‘Telling the Real Story’ is a project facilitated by UNHCR that uses storytelling as a tool for refugees to reclaim their narrative, while sharing what it’s really like to cross the sea. In the 13th episode of the podcast, we speak to Amal Jibril about the untapped talent that lies in refugee camps.
By SWB Team
A Passionate about humanitarian issues and technology, Amal Jibril has been tirelessly working to provide refugees living in camps in Ethiopia with opportunities for self-realization, using storytelling as a core tool. As the Associate Project Officer of Telling the Real Story, Amal leveragees on the creative economy help refugees reclaim their story.
In this episode of the Startups Without Borders podcast, we discuss how the creative economy can offer incredible opportunities for refugees, and what it means to try to showcase the ‘real story’ not only about, but by refugees.
The search for the ‘real’ story
Telling the Real Story is a UNHCR-facilitated community-based platform to disseminate stories about the journeys made by Somalis, Eritreans, and nigerians. It runs in Sudan, Nigeria, and Ethiopia, where Jibril is based.
“They’ve been here for 30 years, and they start thinking ‘I cannot do anything by myself unless it is offered by an external party”
The project offers a collection of authentic stories, told by the refugees and asylum seekers themselves. They speak to their own communities and share their experiences, good and bad. Through these testimonies, those who might choose to embark on the journey are informed of the full scope and perils they may encounter in order to help them make an informed decision and prepare them for their future movements.
When refugees internalise an external narrative
Throughout her work across refugee camps in Ethiopia – particularly in Jijiga, where she works – Jibril has noticed a mindset dominated by an aid-dependent mentality, as refugees often internalize narratives created by external parties. “We do a lot of mindset and self-development work to change mindsets. We also try to encourage them to use their talent to make money on the side,” she says.
“The education percentage in the camps where we work is 90 percent; there is a lot of talent”.
“They’ve been here for 30 years, and they start thinking ‘I cannot do anything by myself unless it is offered by an external party’; they don’t have the urgency to do something for themselves in order for them to change their lives. We’re trying to change their mindsets, and it’s going to take some time,” she explains.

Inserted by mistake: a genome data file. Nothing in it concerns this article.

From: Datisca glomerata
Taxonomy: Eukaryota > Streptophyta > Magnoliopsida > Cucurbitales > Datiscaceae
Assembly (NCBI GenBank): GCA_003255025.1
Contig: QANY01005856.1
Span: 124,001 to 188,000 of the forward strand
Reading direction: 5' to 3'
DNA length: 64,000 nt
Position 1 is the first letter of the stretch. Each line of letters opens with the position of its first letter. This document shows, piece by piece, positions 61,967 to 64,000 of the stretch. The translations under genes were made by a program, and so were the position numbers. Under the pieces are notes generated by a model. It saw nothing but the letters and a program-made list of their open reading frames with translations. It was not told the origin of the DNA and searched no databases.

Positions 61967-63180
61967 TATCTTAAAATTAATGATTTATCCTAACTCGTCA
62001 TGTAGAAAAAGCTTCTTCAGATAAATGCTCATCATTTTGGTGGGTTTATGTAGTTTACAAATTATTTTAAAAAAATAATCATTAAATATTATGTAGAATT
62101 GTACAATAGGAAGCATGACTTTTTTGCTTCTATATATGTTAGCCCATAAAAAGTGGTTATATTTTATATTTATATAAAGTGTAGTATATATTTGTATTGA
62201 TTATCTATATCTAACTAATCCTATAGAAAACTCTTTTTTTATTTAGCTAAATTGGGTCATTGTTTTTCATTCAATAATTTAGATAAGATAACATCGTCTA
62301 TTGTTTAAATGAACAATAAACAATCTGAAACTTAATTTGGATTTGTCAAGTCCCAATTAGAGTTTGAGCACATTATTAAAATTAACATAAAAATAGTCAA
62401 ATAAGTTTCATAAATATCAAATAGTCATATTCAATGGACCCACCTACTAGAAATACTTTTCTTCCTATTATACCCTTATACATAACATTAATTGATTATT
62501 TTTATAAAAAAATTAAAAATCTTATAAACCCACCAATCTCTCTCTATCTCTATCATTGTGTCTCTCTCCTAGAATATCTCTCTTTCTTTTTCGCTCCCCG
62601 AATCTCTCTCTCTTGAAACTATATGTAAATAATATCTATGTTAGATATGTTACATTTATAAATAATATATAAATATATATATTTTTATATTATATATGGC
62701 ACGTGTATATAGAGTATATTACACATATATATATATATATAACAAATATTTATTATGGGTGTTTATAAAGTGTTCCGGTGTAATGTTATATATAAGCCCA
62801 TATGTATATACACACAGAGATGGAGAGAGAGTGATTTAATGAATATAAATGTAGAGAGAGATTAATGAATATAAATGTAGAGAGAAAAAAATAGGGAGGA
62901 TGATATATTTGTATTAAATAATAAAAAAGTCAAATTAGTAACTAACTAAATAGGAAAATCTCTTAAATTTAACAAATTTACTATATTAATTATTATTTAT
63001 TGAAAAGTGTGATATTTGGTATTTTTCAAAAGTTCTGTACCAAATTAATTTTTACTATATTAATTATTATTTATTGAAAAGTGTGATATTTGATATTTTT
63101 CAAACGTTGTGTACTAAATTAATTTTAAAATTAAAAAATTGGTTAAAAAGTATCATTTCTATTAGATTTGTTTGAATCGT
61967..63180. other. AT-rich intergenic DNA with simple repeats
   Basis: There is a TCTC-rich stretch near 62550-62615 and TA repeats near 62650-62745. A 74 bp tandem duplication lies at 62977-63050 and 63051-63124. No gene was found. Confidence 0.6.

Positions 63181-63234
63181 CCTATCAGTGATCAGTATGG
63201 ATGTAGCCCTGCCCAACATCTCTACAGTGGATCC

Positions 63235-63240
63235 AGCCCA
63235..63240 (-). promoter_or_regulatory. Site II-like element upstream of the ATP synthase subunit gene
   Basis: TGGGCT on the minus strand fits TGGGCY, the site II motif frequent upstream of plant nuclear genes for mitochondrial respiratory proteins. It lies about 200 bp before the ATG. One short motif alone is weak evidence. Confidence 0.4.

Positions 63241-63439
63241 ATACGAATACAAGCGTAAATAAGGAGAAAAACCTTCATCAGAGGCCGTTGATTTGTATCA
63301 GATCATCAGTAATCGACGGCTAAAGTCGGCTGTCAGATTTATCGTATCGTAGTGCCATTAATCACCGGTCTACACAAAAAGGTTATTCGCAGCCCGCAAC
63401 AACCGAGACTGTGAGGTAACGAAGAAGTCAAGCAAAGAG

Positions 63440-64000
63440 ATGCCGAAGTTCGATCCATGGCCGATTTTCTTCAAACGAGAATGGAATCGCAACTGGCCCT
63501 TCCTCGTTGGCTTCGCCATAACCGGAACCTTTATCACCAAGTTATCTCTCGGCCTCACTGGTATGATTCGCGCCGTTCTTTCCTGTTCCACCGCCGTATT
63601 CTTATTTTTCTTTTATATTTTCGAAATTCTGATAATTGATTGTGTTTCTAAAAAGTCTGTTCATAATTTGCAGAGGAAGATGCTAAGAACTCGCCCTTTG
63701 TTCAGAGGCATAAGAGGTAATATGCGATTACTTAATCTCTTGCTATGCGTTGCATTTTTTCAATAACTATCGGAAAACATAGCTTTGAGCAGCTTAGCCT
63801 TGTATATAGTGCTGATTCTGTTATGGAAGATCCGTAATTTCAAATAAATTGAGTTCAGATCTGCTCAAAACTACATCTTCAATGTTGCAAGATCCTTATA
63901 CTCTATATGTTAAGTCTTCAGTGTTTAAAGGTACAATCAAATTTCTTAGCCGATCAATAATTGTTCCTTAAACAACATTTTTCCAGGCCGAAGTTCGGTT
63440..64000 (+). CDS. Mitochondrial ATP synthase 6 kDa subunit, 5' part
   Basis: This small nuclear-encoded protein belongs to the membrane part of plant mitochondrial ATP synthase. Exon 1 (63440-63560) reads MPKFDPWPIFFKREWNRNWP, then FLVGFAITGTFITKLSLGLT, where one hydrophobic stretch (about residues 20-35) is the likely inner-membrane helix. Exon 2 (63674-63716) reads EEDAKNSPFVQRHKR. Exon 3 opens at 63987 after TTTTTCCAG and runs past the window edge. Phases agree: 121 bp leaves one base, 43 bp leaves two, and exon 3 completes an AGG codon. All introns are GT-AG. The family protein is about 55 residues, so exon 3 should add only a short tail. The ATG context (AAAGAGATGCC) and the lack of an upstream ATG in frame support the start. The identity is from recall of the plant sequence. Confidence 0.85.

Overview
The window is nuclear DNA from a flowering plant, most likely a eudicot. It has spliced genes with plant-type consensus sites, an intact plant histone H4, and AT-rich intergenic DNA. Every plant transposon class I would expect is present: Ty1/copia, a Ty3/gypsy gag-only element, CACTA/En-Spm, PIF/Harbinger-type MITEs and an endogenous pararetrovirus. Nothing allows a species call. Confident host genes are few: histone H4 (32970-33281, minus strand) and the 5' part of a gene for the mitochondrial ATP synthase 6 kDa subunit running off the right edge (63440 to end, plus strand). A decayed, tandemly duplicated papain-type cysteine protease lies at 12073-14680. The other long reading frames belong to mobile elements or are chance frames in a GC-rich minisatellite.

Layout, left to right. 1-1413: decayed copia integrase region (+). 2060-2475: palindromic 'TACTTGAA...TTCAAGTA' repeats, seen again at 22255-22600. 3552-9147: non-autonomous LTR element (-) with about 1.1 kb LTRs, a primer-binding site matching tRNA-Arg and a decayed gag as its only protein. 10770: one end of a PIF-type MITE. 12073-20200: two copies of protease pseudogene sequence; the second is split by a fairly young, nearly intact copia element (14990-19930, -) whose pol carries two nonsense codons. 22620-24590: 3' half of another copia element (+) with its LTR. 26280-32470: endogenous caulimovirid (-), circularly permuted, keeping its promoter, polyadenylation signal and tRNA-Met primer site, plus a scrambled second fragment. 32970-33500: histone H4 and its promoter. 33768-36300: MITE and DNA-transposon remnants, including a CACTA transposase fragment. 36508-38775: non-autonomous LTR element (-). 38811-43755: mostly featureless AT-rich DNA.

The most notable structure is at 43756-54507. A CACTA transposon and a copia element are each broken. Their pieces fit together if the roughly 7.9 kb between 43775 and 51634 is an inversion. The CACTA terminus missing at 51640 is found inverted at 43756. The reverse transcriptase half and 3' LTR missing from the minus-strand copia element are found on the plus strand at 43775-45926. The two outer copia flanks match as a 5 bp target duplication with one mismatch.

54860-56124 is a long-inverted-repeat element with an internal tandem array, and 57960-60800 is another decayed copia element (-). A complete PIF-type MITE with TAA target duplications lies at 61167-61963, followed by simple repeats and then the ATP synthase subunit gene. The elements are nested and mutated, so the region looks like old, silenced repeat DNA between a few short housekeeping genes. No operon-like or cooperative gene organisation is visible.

What is the real story?
The key purpose of this project’s work is not only the result – a collection of testimonies and stories that help spread information and, with that, their own narrative, but also the untapping of their immense talent to put their experience into words.
“The education percentage in the camps where we work is 90 percent; there is a lot of talent,” says Jibril, pointing out the importance of refugees claiming their own voice.
For Telling the Real Story, the focus falls on going beyond the myth around the journey. “We’re sharing stories of people who have risked their lives and moved from different parts of Africa to Europe. It’s a very dangerous journey, there is human trafficking a horrible stories. So we are encouraging youth who made the journey to share what happened with youth in Africa,” she explains.
By sharing the other side of the story while empowering them to focus on their talents, Jibril and the TRS team hope to shed light on the opportunities uncovered in Africa. “We’re trying to share with them that, if they see a light [in the journey], there can also be light here, in what you can do.”
An advice for a young refugee who wants to start an initiative?
“We’re trying to share with them that, if they see a light [in the journey], there can also be light here, in what you can do.”
“Get out of your comfort zone,” says Jibril. There is an opportunity that doesn’t necessarily exist within the confinement of the camp. Reach out to people who will inspire you, who will have the information, speak to different kinds of government entities and development actors,” she adds, as she mentions Natakallam, where refugees can use their translations skills.